Dear Readers, following all the excitement about frogs and newts yesterday, I thought I’d dig into the archives of New Scientist and see what I could find to share with you on the subject of tadpoles. One question that I’ve always had is – why do some tadpoles mature as expected and turn into baby frogs or toads, and why do some seem to spend the winter as tadpoles? This very question was asked in New Scientist in 2018, and the answers were most interesting.
One obvious answer that occurred to me is that, as climate change makes for warmer winters, amphibians overwinter as tadpoles simply because they can: if they can get a jump (see what I did there) on the newly-hatched spring tadpoles, they will have a ready source of food (sadly many species of frogs are cannibals). However, I know from my own endeavours that frogs seem to mature according to the water temperature – when I brought some tadpoles indoors because there were problems in their pond, they grew legs several weeks before their ‘wild’ relatives. So can frogs ‘choose’ when to metamorphose?
It also seems to me that in a population of tadpoles, if some mature quickly and some slowly they are covering all eventualities – whatever the winter weather, some will survive. That’s how evolution works, after all.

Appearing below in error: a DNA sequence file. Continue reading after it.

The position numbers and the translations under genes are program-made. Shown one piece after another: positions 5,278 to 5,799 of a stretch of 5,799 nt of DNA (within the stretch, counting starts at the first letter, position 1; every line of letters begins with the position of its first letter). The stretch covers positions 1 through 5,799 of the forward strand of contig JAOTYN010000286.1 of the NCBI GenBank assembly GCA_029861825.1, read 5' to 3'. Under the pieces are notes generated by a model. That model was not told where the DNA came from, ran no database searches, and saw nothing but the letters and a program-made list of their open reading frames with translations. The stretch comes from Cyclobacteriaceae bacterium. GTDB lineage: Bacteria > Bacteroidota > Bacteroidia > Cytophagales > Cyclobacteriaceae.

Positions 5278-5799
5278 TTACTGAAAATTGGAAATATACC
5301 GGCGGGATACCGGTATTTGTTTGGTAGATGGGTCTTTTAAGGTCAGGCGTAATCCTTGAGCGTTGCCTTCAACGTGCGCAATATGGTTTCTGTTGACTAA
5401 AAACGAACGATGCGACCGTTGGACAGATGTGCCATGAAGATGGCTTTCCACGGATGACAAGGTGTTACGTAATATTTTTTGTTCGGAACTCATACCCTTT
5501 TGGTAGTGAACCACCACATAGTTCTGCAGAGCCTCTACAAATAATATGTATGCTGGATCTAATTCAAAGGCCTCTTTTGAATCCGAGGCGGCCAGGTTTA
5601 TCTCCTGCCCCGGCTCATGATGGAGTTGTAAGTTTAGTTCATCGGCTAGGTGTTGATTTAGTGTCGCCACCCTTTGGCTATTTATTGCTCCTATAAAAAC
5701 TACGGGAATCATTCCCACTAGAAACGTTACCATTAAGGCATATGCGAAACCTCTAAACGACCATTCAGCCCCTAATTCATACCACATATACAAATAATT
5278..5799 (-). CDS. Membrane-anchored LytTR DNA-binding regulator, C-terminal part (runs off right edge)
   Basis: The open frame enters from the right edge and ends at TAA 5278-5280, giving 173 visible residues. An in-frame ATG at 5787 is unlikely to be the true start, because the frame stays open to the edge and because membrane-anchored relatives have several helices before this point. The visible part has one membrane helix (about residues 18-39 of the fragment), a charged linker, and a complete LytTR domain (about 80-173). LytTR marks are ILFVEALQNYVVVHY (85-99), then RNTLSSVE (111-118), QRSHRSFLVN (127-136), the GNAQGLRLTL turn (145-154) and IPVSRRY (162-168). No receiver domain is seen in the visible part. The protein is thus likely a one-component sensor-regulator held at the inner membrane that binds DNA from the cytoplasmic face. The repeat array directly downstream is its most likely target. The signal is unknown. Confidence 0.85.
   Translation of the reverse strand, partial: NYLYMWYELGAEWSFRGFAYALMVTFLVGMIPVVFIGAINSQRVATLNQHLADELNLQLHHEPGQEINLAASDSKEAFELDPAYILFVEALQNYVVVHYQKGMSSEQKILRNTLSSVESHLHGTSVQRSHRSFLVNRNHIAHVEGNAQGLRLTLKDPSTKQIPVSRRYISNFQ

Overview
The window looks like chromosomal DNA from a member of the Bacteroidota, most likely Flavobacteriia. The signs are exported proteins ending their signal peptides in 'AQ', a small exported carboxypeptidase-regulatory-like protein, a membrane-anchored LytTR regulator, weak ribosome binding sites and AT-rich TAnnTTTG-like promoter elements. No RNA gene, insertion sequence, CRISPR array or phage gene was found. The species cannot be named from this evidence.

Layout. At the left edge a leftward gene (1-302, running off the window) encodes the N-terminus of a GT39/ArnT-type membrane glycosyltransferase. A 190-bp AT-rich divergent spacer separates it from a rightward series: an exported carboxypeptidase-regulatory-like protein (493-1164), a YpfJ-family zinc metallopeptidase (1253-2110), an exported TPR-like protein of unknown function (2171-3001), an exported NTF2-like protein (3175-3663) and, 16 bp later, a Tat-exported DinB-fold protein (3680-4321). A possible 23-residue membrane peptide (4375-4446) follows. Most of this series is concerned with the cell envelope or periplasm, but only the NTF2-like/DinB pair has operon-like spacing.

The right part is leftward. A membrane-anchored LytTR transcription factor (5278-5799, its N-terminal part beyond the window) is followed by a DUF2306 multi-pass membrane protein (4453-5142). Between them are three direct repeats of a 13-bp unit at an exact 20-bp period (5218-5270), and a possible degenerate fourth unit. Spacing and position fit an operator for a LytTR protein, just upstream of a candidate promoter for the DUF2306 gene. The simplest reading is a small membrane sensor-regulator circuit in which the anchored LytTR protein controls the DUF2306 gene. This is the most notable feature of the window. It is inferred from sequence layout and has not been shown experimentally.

Another suggestion was that the rate of maturation can be delayed by imperfect conditions in the pond – overcrowding, and hence lack of food, or low water temperature will all slow things down.
But finally one lady, who is definitely a soulmate, used to observe the development of the tadpoles in her garden over seventy years ago. She returned home after the school holidays to find that the tadpoles all had four legs but still had a tail, and that it was long past time when they should be fully-developed. She had a nature book by Enid Blyton (better known for Noddy), and found that tadpoles needed iodine to mature, presumably because of its influence on thyroid hormones. Medicine cabinets used to hold iodine for cuts and grazes in those days, so she put a few drops into the pond.
‘Days later, the garden was teeming with froglets’.
Fascinating stuff. I remember treating a goldfish who had a fungal disease with a few drops of iodine, and it cleared that up too.
Now, here’s something amazing.
Newly-hatched tadpoles need to breathe air, but are too weak to puncture the surface tension of the water. So, instead they suck at the surface of the water from below so that they break off a bubble which contains fresh air from the outside world. They breathe this in to their lungs and then exhale it out. And furthermore, you can watch it in the article below.
And finally, it appears that in Egyptian hieroglyphics, a tadpole represents the number 100,000. Who knew?
Photo One by Miika Silfverberg from Vantaa, Finland, CC BY-SA 2.0 <https://creativecommons.org/licenses/by-sa/2.0>, via Wikimedia Commons
Photo Two from https://twitter.com/yara_haridy/status/1200769342952083456